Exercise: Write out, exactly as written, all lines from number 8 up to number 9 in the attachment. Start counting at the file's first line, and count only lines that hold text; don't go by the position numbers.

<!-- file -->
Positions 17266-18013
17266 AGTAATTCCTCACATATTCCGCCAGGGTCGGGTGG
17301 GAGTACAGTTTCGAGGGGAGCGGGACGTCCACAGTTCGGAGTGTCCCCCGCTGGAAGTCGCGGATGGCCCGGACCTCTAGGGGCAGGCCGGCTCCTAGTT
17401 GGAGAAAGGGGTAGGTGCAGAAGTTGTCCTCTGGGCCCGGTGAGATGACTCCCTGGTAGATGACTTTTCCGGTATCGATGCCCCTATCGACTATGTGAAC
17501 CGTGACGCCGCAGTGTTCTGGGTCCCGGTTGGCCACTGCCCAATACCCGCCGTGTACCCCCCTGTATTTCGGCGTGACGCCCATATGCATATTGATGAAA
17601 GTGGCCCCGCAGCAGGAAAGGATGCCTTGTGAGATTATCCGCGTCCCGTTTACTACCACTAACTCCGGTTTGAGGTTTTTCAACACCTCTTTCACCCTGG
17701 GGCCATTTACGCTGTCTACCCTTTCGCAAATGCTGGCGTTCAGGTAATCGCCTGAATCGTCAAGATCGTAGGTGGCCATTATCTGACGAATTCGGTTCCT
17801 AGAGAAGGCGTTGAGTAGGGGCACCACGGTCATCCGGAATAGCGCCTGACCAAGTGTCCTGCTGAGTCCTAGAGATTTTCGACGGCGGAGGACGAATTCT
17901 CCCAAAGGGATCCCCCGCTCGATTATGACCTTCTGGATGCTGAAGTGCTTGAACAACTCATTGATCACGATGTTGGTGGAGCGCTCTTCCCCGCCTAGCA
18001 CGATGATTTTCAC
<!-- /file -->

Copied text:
17801 AGAGAAGGCGTTGAGTAGGGGCACCACGGTCATCCGGAATAGCGCCTGACCAAGTGTCCTGCTGAGTCCTAGAGATTTTCGACGGCGGAGGACGAATTCT
17901 CCCAAAGGGATCCCCCGCTCGATTATGACCTTCTGGATGCTGAAGTGCTTGAACAACTCATTGATCACGATGTTGGTGGAGCGCTCTTCCCCGCCTAGCA